Rightmove house price index slammed
Ed Mead, director at Douglas & Gordon, challenged the property website after it claimed that London property prices had grown by 10% in October.
He slammed Rightmove’s statistics as “absurd” and “seriously damaging to the property market”.
The figures quoted in the House Price Index are not seasonally adjusted and September is traditionally a volatile month as new listings rise after the August lull.
A better barometer of the market is the quarter-on-quarter figure which provides a better gauge of the underlying trend. The quarter-on-quarter figure revealed a 5.6%, or a 1.8% monthly increase.
This led to Mead warning Rightmove that it should be careful about what it is telling the market as it could risk facing “serious long term consequences”.
Whilst Rightmove were keen to address Mead’s concerns they said the Index was suitably robust.
Matthew James, head of trade marketing & communications at Rightmove, said: “The Rightmove House Price Index is a long-running, respected index of the asking prices of new-to-market properties.
“Around 90% of estate agents in the UK advertise with Rightmove and that means are fortunate to have one of the largest samples of property of any index in the UK – in this case, nearly 130,000 properties.”
But it wasn’t just the statistics that gave Mead a cause for concern.
He also pointed out comments from Miles Shipside, director at Rightmove, which he said he felt were sensationalist.
In response to the Index Shipside said: “Over the quarter you’re looking at a rise of roughly 2% a month in the capital which is clearly unsustainable.
“Some agents report there is a buying frenzy in parts of prime inner London, with available stock so low that their shelves are now bare.”
But Mead was unsure of the usefulness of such comments.
He said: “The sensationalist element in any statistic is the one that ends up being used, of course.
“But when someone in a position of responsibility turns round and says that asking prices have gone up by over 10% in one month, and then allows such a stat to be used as ‘house prices have gone up 10% in a month’ they should surely be looking askance at it.
“To then follow it up with a senior director’s comment, quoting some brash agent, claiming ‘the cupboard is bare’ simply exacerbates the problem.”
But Rightmove defended their comments and said they were not looking to make headlines with the Index but provide a balanced commentary.
James said: “We always aim to provide a balanced and considered commentary as part of our monthly report – though this doesn’t always make a great headline!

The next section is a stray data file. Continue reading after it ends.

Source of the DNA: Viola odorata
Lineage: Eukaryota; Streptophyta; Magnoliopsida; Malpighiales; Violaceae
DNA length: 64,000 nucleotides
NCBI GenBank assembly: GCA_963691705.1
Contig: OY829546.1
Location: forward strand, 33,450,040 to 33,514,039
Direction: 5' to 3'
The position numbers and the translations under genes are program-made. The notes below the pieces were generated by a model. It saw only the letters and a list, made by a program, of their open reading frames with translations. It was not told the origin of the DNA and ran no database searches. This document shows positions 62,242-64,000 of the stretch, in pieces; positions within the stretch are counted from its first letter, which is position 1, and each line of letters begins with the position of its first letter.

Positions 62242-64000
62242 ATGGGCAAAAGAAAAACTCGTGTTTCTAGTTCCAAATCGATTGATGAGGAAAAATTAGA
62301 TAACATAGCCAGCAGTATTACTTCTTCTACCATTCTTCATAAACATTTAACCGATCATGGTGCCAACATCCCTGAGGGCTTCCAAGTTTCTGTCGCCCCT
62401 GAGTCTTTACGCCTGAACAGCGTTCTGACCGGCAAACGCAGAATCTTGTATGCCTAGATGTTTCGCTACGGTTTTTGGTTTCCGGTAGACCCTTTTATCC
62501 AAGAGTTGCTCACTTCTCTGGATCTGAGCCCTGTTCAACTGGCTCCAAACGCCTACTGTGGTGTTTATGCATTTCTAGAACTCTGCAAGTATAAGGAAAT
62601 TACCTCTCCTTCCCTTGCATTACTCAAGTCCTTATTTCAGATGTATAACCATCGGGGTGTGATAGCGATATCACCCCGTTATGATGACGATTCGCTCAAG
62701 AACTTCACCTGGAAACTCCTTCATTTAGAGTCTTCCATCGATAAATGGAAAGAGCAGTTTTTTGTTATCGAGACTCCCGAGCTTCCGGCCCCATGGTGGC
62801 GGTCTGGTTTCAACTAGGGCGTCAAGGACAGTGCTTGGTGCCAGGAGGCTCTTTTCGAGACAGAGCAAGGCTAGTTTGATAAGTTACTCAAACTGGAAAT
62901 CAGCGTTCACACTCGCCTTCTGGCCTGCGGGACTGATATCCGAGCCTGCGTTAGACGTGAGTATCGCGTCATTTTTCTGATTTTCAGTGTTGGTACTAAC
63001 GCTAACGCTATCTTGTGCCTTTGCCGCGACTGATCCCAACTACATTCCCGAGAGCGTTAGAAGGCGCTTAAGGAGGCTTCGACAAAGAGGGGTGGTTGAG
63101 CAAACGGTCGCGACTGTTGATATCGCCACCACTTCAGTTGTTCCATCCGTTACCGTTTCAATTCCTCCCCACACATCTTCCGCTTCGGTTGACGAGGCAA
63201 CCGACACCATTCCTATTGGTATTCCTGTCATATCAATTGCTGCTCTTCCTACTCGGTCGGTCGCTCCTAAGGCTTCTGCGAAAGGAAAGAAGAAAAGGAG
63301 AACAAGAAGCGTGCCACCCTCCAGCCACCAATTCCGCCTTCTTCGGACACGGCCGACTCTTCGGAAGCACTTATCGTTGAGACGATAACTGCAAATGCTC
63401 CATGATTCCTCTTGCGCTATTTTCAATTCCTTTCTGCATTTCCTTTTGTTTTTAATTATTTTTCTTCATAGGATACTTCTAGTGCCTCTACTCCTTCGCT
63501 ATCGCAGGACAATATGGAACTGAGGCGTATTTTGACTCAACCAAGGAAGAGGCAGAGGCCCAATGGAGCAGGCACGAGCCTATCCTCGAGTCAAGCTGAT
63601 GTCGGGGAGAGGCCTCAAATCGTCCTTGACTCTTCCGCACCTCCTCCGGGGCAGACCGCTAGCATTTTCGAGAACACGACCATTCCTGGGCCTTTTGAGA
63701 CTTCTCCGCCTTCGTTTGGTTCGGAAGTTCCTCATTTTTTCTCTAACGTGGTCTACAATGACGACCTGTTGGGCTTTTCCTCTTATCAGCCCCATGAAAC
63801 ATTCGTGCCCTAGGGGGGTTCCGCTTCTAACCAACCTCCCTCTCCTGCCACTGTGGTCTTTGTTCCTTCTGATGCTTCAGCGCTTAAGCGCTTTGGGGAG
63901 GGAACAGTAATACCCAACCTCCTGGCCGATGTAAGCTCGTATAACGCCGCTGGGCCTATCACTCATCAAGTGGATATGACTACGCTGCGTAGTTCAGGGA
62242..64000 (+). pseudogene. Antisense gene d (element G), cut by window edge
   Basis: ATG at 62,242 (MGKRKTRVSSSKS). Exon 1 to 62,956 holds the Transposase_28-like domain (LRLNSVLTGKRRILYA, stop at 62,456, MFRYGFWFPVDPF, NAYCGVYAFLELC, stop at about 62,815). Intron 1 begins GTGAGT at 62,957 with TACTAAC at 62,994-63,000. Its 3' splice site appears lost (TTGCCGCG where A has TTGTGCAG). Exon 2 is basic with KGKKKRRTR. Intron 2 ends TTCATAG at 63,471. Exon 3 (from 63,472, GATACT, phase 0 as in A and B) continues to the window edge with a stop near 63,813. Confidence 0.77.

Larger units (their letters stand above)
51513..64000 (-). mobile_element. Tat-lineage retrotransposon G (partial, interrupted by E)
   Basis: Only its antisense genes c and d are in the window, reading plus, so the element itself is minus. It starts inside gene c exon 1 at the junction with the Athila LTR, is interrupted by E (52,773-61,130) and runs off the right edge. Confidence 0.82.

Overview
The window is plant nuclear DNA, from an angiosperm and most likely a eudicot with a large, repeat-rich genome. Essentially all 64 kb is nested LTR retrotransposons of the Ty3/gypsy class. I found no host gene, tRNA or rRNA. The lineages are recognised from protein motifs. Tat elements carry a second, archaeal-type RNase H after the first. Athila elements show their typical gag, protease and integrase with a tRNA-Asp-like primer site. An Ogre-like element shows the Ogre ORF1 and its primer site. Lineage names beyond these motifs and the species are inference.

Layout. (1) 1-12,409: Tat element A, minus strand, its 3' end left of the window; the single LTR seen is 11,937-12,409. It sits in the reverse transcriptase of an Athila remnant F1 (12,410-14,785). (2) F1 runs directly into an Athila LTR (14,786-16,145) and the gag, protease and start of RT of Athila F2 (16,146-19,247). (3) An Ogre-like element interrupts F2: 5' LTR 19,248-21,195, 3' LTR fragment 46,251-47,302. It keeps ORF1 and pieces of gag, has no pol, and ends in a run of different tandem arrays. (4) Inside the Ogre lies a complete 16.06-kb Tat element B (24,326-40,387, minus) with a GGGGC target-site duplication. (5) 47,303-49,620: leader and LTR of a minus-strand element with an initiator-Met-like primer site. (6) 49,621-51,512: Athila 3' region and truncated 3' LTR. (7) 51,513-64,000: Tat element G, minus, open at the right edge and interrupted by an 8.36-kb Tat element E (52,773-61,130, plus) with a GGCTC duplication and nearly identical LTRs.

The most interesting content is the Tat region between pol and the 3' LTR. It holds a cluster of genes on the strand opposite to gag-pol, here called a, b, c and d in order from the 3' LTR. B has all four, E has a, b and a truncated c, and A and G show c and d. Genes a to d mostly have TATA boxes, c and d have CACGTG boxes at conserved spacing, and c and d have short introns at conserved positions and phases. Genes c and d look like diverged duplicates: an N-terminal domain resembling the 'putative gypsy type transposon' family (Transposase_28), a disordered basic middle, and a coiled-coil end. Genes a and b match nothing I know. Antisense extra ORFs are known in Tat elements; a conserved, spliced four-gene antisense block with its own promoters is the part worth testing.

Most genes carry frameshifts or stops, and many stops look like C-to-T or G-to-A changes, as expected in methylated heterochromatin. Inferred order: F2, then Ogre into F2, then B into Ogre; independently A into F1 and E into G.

“The commentary we provide in our reports, as well as in interview across various media, encourages people to take a longer-term view of the figures rather than simply taking one month’s figures in isolation.”
But it’s not just Mead who is worried about the increasingly alarmist tone of statistics bombarding the industry.
Rob Clifford, chief executive of Century 21, said that whilst his firm was a partner of Rightmove he thought the rhetoric about the market needs to be toned down.
He said: “Century 21 is a partner of Rightmove and benefits from the reality that it is the portal of choice for many housebuyers.
“The statistic suggesting that prices are up 10% in London in October is of course flawed; probably no more scientific and representative UK-wide than pointing out that my butcher has increased the price of sausages by 18% in Derbyshire this month.
“Market conditions are improving and encouraging, but let’s discourage rhetoric and fluff in order to keep buyers and sellers realistic about their own prospects in their particular local market.”
However Trevor Kent, former president of the National Association of Estate Agents and owner of Trevor Kent Estate Agency, said agents may want to rember who they are selling the properties for.
He said: “We are seeing considerable strength in the market in the Home Counties. As such I imagine the London market is also experiencing such strength.
“Agents must remember that they are selling the property for the owner not themselves. If the broker instructs on a price then it is their role to work to that price.”
But Mead suggested that Rightmove could provide a more balanced set of statistics if they were to “canvass the agents they serve”.
And Mead’s call hasn’t fallen on deaf ears.
Rightmove’s Matthew James said: “We are always interested in the views of member agents from across the country and welcome every opportunity to do so.”
Rightmove director Miles Shipside also contacted Mead last night to address his issues and the property website has now updated its website’s blog section to reflect the Index’s use of asking prices.
However Mead said: “It may be a case of closing the barn door after the horse has bolted.”